The entourage was warned that the authorities had blocked the main entry to the Camp, ostensibly for reasons of public safety and security. By one tribal account, however, the authorities said they were concerned about pipe bombs at the Camp. In fact, the tribal leaders spoke about “loading their peace pipes” as part of their prayer ceremonies. This misunderstanding is emblematic of the level of miscommunication, misunderstanding and mistrust—not to mention disrespect—the Standing Rock Sioux Nation leaders face on a daily basis.

The caravan entered the Camp in the early-afternoon of August 30. Over 1,000 people were in the encampment when we arrived, though the numbers greatly increased as the day wore on. Looking around you see on the gently rolling prairie landscape Natives and non-Natives, children, adults, and the elderly. Teepees scattered among tents. A sweat lodge. A Chief’s lodge. A day school for the children. Canopy tents with food and water. An emergency clinic. People in black arm bands signifying local Camp media and those in white arm bands indicating legal advisors. The inevitable line of portable toilets.   In one corner were two semi-truck trailers filled with provisions provided by the Yakama Nation of Washington State.

At the other end, on the road leading into the camp, a long line of flag poles displaying the flags of Native Nations from across the United States, with more going up by the hour.

Flags representing Tribal Nations at Standing Rock Sioux Nation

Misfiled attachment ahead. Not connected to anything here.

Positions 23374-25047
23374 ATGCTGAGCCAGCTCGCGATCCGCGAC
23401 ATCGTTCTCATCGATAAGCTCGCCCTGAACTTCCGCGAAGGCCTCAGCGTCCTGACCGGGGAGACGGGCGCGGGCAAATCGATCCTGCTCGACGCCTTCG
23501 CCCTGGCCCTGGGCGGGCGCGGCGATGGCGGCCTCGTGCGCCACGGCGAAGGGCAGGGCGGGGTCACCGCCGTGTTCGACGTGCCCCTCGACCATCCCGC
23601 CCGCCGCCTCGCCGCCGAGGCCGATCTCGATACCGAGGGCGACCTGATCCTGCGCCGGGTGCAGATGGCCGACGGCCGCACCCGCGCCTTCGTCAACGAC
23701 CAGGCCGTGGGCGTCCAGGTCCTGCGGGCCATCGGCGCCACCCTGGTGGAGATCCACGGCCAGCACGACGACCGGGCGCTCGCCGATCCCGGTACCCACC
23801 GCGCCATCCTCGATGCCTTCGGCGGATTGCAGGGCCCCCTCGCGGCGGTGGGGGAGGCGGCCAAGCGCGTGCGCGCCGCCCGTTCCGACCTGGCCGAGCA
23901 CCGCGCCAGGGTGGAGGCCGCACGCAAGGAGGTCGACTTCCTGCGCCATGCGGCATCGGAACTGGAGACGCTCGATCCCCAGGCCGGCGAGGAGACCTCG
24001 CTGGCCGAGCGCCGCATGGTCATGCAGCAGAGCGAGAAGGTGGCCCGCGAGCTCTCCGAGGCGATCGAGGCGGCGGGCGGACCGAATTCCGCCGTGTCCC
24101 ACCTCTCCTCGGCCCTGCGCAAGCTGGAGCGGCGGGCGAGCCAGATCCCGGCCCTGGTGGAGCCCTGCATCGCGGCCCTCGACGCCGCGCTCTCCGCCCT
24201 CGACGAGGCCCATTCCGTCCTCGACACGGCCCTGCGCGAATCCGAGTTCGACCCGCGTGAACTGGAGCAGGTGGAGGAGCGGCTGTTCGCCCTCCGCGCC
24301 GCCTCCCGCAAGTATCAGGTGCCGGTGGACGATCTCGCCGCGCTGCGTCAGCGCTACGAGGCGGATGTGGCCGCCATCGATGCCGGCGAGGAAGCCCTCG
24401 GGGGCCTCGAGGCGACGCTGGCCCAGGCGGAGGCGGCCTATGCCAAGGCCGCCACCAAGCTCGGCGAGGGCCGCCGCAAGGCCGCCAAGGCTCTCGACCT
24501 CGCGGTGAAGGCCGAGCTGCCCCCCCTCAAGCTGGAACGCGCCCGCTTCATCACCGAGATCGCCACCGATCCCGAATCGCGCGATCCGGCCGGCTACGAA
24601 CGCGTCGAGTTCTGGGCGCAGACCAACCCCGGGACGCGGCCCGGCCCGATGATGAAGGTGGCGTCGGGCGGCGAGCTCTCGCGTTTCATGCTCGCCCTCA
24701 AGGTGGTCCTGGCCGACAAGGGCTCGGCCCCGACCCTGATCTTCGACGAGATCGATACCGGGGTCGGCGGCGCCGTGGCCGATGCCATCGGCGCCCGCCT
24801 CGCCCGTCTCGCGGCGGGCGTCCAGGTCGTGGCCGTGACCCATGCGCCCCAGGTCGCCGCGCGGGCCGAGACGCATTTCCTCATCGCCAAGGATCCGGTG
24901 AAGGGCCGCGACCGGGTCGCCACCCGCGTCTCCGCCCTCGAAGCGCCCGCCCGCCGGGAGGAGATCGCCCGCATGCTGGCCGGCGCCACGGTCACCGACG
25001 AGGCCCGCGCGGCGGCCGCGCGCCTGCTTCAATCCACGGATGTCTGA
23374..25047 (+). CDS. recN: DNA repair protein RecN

In the center of the Camp was the gathering area for the speakers. Rueben George of the Tsleil-Waututh First Nation was among the first of the tribal leaders to speak. No stranger to battling oil pipelines, he is a legendary orator and prominent figure in the struggle against the Kinder-Morgan pipeline in British Columbia. Standing in the shadow of the totem pole he gave heart and hope to the assembly:

“From time out of mind we have been the protectors of this land. Now we are called upon to stand up, stand together, and stand strong. We know, no money can feed us like the spirit and the spirit needs Mother Earth, and she needs us, all of us—NOW! It is the job of the leaders to help give hope for the future, for that is what leaders do. But you are all the ones who will carry that hope into a day of victory for our Mother and the future generations.”

After Rueben finished one of the Yakama leaders took his place to speak:

We have a place called Celilo Falls. It is a special place for us, like this is for you. And then the Corps of Engineers told us they needed to build a dam so the Falls would no longer speak or help our salmon. Before they closed the dam floodgates that day they poured concrete over all those little canyons in the Falls. Why? Why do they do these things? They never asked us. They just… did it. And when it was done they called in the Wall Street of the West because it made so much money for them.

The speeches went on for five hours as the tribal leaders gave encouragement and moral as well as material support to the Camp. Near the end of the day Brian Cladoosby, the charismatic Chairman of the Swinomish Tribe of Washington State and President of the National Congress of American Indians, rose to speak:

We know about the Black Snake: its head is in Houston and its heart is in Washington , DC. But where now is Black Eagle [President Obama]? Did he not stand among your people, and hold your children, and speak good words to you, and drink your water, and eat your food? Where is Black Eagle now when he is needed?

Where, indeed….